High Court Addresses Enforcement of Post-Termination Restraints Against Former Employee in Sparta Global Ltd v Hayes Case

Citation: [2024] EWHC 100 (KB)
Judgment on

Introduction

In the case of Sparta Global Limited & Anor v Ben Hayes & Anor [2024] EWHC 100 (KB), the High Court of Justice addresses the issues surrounding the enforcement of post-termination restraints (PTRs) and interim injunctive relief against a former employee. This case highlights the balance between an employer’s interest in protecting sensitive information and trade secrets versus an employee’s right to earn a living and the enforceability of restrictive covenants in the context of employment law.

Key Facts

Sparta Global Limited sought interim injunctive relief against their former employee, Ben Hayes, who took on employment with a competitor, Kubrick Group Limited. Hayes had signed both an employment contract and an investment agreement (IA) with post-termination restraints during his tenure with Sparta. However, the IA contained broader restrictions than the employment contract, extending the non-compete period from 6 to 12 months and lacking a carve-out for non-competitive roles within a competing organization.

Hayes contended that the undertakings he had offered concerning the employment contract were adequate, while Sparta argued for the more extensive protection under the IA. The court was tasked with determining whether to enforce the IA restrictions on an interim basis until the case could be tried.

The judgment discusses several key legal principles:

  1. Restraint of Trade Doctrine: The court reiterates that PTRs are prima facie void as they restrict competition, emphasizing the longstanding principle that they should be no wider than necessary to protect legitimate business interests (Herbert Morris Ltd v Saxelby [1916]).

  2. Interim Injunctive Relief: In considering interim relief, the court applies the American Cyanamid principles which involve determining if there is a serious question to be tried, adequacy of damages, and where the balance of convenience lies. However, where a trial would not occur before the covenant’s term is substantially expired, making “some assessment” of the merits is warranted (Lansing Linde v Kerr [1991]).

  3. Reasonableness of Restrictive Covenants: The court evaluates whether the restrictions are necessary to protect Sparta’s legitimate business interests, the covenant’s duration, extent, and the seniority of the employee (TFS Derivatives Ltd v Morgan [2005]; Planon v Gilligan [2022] EWCA Civ 642). It also considers the nature and implications of signing the IA, such as evidence of pressure to sign without negotiation, the employee’s equity stake in the company, and the employee’s specific role (Dwyer (UK Franchising) Ltd v Fredbar Ltd [2023]).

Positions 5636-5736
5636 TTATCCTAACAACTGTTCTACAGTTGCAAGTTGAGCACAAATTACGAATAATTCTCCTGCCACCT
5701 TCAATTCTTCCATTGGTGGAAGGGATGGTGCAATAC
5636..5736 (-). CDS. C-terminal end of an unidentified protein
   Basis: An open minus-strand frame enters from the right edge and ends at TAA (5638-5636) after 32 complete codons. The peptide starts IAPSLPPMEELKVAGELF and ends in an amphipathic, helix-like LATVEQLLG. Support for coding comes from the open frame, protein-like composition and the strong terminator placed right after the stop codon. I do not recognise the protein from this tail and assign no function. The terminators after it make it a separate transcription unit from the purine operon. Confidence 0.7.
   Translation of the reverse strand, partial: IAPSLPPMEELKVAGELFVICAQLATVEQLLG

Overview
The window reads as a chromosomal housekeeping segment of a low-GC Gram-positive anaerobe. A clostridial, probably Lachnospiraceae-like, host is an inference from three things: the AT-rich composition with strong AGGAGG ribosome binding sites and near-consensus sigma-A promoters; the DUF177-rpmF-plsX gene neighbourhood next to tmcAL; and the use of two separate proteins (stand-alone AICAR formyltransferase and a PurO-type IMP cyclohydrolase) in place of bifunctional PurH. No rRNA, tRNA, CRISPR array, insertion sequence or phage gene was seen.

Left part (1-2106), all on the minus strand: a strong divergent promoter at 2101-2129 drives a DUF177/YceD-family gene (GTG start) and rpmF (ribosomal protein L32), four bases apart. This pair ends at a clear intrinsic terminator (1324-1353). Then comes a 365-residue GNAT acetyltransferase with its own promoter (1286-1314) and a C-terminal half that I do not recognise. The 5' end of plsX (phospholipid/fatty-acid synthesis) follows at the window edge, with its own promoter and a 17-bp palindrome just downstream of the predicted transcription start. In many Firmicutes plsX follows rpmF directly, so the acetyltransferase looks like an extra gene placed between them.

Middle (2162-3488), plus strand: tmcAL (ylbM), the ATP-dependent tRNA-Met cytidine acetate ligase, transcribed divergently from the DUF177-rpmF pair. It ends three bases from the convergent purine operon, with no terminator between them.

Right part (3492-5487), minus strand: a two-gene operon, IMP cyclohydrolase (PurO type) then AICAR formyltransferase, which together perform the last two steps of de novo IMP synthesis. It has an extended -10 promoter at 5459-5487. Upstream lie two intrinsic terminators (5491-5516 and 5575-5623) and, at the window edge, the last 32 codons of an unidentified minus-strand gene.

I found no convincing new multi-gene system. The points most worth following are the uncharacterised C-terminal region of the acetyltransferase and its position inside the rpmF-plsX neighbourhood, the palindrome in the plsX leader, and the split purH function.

4. Balance of Convenience: This involves a comprehensive evaluation of harm likely to be caused on both sides if the injunction is either granted or not granted. If prospects are evenly balanced, the status quo should prevail (American Cyanamid Co v Ethicon Ltd [1975]). However, this case establishes a clear bias in favor of the employee due to lack of sufficient evidence for heightened protection and risk of harm to the employee’s livelihood and mental health.

Outcomes

The court dismissed the application to enforce IA covenants against Ben Hayes, finding it more likely than not to be declared void as an unreasonable restraint of trade in the final trial due to being akin to an employment contract and having an element of inequality in bargaining power. The IA’s restrictions were described as too broad to be reasonable. The applications to add Condor and Kubrick as second claimant and defendant, respectively, were granted.

Conclusion

The case of Sparta Global Limited & Anor v Ben Hayes & Anor exemplifies the delicate balance that must be struck between the enforcement of restrictive covenants and the recognition of an individual’s right to freely trade their skills in the marketplace. While recognizing the importance of protecting legitimate business interests, the court is equally cognizant of avoiding undue hardship on an employee caused by overly broad and restrictive clauses. This interim judgment serves as a reminder to employers that restraint clauses must be reasonable, well-calibrated, and justifiable to be enforceable—even on an interim basis.

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